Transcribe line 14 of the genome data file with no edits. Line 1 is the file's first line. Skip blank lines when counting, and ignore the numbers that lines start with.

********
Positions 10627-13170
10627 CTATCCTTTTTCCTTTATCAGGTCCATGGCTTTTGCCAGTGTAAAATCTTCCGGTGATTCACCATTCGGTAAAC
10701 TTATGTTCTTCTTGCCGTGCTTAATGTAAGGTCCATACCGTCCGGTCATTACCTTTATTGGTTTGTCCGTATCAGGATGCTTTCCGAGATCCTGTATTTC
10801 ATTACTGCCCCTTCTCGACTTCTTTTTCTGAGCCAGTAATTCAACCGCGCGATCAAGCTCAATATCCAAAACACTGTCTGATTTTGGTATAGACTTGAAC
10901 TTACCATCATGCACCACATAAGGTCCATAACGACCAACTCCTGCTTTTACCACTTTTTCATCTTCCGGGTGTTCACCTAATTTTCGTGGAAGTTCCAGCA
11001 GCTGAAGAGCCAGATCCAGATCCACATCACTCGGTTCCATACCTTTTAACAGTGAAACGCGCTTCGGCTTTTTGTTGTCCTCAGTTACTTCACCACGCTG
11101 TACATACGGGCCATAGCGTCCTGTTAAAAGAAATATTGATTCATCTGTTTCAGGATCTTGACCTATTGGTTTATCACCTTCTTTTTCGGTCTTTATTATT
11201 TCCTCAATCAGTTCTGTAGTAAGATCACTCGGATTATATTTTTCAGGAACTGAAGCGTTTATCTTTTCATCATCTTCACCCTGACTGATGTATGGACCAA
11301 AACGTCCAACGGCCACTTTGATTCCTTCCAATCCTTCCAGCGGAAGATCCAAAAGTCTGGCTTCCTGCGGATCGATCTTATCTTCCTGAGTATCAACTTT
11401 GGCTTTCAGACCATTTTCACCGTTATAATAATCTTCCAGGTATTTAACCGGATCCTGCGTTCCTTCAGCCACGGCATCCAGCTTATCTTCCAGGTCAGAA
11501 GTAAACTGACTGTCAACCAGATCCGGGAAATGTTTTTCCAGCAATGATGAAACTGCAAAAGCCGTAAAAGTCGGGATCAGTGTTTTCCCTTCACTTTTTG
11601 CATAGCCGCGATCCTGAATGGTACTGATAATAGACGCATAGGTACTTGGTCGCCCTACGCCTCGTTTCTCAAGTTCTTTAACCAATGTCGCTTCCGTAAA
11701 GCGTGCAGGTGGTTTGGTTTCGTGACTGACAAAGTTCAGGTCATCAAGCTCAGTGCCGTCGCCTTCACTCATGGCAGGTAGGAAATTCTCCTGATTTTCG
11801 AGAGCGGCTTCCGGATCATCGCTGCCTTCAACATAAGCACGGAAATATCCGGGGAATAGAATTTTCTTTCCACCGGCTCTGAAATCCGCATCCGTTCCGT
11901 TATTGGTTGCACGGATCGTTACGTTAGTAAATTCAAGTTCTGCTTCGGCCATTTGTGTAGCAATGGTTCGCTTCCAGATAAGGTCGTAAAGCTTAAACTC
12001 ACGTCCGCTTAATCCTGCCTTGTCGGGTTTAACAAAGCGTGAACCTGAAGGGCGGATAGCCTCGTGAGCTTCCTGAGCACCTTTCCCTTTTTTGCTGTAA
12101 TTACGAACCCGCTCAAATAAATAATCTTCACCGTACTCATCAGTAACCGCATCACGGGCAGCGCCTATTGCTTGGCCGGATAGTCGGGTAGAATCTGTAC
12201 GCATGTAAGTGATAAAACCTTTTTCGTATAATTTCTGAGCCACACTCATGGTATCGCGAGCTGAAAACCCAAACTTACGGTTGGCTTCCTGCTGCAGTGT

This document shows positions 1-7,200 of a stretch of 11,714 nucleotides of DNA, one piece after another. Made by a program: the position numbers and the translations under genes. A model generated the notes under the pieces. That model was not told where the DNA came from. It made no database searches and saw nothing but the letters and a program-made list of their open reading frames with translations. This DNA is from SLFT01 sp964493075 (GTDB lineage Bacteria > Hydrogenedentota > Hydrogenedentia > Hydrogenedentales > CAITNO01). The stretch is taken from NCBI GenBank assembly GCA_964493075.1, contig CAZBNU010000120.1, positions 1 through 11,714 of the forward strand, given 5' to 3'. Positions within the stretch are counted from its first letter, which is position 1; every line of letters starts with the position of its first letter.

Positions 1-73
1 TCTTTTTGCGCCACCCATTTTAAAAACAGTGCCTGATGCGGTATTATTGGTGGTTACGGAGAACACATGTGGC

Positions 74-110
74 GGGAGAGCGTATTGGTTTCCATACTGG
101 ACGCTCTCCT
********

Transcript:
11801 AGAGCGGCTTCCGGATCATCGCTGCCTTCAACATAAGCACGGAAATATCCGGGGAATAGAATTTTCTTTCCACCGGCTCTGAAATCCGCATCCGTTCCGT